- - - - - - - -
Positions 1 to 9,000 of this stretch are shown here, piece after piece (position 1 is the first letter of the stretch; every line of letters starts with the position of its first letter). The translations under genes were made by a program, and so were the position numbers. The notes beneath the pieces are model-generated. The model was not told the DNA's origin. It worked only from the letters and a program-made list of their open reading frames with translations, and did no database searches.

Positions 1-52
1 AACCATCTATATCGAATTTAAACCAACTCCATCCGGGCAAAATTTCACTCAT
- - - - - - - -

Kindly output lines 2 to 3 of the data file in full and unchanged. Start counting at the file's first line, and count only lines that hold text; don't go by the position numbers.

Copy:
Positions 1-52
1 AACCATCTATATCGAATTTAAACCAACTCCATCCGGGCAAAATTTCACTCAT